After loading personnel and equipment of the 11th Airborne Division, she departed New Guinea on the 11th and returned to Leyte Gulf a week later. Through the 22d, she unloaded her cargo despite 37 calls to general quarters. During this period a number of aerial dogfights occurred in her area am, although Thuban was not attacked directly, she helped to repel enemy raiders on four occasions. Her mission completed, she departed the Philippines on the 24th and anchored in Humboldt Bay on the 29th.

On 13 December, she continued on to Aitape Roads, Tamara Island. During the next two weeks, hampered by rolling treacherous surf and 10- to 15-foot swells she loaded cargo and equipment of the Army's 431 Division Artillery. Thuban then joined Transport Division 7 during rehearsals for the impending Lingayen Gulf landings, embarked troops of the 43d Artillery and on 29 December 1944 departed New Guinea with Task Group 78.1, bound for the Philippines.

The passage was marked by the sighting of an enemy aerial snooper and the sinking of a Japanese midget submarine by Taylor (DD-468) south of Apo Island. Early on 9 January 1945, the attack cargo ship entered Lingayen Gulf. No enemy opposed her approach; and, by 0900, her landing craft were in the water, and Thuban had begun to discharge her cargo. During a twilight air alert that day, enemy attackers dropped bombs nearby, and Thuban fired on a Japanese fighter plane. During the predawn darkness on 10 January, enemy torpedo boat attacks in the area prompted Thuban to establish a boat patrol to defend the ship against surprise attack. As Thuban made smoke during the ensuing morning twilight, a low-lying Japanese plane made a strafing run on the ship. Despite its advantage of sunrise, the raider made no hits but escaped before Thuban could open fire. As the ship unloaded the last of her cargo on the night of 11 and 12 January, a Japanese plane splashed 500 yards away off her starboard beam; and, as dawn approached, she narrowly avoided damage when two bombs fell only 200 yards off her port quarter. Later in the day, she got underway and set a course southward.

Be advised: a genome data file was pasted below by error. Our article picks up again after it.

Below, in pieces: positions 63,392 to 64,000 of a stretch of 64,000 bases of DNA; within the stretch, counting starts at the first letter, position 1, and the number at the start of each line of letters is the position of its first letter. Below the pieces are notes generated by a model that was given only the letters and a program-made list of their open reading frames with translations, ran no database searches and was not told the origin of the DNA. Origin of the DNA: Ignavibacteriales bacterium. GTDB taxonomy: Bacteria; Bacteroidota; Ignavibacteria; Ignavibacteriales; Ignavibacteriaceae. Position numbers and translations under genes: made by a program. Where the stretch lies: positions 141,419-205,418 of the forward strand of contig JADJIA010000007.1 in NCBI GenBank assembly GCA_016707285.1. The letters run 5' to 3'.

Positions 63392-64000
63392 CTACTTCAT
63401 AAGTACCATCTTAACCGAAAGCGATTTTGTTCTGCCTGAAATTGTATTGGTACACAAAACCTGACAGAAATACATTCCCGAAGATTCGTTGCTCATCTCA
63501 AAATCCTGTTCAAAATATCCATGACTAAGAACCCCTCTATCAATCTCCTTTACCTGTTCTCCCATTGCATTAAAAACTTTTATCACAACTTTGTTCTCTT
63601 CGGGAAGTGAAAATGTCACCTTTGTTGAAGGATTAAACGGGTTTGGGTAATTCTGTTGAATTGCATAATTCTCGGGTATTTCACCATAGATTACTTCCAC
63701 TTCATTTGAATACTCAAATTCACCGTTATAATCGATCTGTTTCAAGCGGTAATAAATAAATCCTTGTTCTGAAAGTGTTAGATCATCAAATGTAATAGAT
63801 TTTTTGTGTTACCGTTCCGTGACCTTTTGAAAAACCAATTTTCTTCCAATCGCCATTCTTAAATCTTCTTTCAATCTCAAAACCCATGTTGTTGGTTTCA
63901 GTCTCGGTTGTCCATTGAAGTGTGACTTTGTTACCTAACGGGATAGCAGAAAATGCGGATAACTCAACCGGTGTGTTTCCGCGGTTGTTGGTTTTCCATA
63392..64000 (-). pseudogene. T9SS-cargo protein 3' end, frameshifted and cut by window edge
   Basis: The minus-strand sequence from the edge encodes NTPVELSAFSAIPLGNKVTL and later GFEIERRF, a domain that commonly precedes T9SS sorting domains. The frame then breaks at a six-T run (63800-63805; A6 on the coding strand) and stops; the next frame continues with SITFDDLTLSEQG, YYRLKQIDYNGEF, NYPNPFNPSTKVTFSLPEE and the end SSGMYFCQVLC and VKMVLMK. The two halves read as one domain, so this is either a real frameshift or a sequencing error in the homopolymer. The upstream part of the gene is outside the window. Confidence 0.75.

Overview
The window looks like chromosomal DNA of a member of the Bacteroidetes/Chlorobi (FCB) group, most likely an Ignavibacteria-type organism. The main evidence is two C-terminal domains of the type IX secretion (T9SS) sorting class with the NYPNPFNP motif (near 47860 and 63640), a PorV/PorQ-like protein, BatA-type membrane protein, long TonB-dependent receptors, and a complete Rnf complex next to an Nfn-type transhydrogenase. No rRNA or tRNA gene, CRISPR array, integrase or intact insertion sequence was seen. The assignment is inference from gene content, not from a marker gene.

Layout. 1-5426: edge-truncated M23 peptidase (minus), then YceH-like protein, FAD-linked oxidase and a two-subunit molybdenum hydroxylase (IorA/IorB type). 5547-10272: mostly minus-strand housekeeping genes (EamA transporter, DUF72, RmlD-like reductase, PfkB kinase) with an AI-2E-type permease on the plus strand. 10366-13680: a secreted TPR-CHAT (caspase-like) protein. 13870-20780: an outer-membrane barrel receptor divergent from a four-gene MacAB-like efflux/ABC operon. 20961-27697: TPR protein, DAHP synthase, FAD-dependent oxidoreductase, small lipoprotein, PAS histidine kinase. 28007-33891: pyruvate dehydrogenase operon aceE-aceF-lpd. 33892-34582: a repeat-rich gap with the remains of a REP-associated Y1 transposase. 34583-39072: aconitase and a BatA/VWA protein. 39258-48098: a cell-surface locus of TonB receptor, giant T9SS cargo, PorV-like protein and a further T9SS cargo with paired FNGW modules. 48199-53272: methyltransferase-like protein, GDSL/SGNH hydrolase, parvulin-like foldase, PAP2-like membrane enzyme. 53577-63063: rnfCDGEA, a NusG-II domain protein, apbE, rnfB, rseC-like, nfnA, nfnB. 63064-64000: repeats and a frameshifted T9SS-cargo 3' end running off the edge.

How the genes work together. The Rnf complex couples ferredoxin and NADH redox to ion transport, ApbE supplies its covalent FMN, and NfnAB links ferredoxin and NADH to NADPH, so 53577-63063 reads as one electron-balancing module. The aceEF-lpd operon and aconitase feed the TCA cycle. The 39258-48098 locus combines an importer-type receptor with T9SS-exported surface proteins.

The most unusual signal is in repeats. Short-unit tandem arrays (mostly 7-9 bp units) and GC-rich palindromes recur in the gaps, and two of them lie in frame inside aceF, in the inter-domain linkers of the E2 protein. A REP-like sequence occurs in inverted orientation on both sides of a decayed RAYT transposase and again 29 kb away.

As Thuban steamed toward Leyte Gulf on the morning of the 13th, a Japanese suicide plane attempted to glide-dive into the attack cargo ship. Despite heavy fire from Thuban, the kamikaze pressed the attack until the last possible moment, then banked to port and dove, crashing the bridge of Zeilin (APA-3), 1,300 yards away from Thuban.

Thuban anchored in Leyte Gulf on the 15th but got underway three days later, bound for the Schoutens and arrived at Biak Island on the 22d. After loading elements of the Army's 41st Division, she departed New Guinea on 2 February, paused briefly in Leyte Gulf, and arrived off Mindoro Island on the morning of the 9th. There she lowered her boats and began unloading which continued through the night as Allied mop-up operations on Mindoro reached completion. Underway on the 10th, she proceeded via Leyte and Ulithi to the Volcanca. Arriving at a point 70 miles southeast of Iwo Jima in company with TG 12.6 on 9 March, she remained there until the morning of the 17th when she proceeded to the hard won island and embarked tired, battered, but victorious Marine units. She weighed anchor on the 27th and reached Saipan on the 29th, where she loaded cargo of the 5th Marine Division Air Transport Group. She departed the Marianas on 14 April and steamed to the Hawaiian Islands where she discharged her cargo before continuing on to moor in San Francisco Bay on the 27th.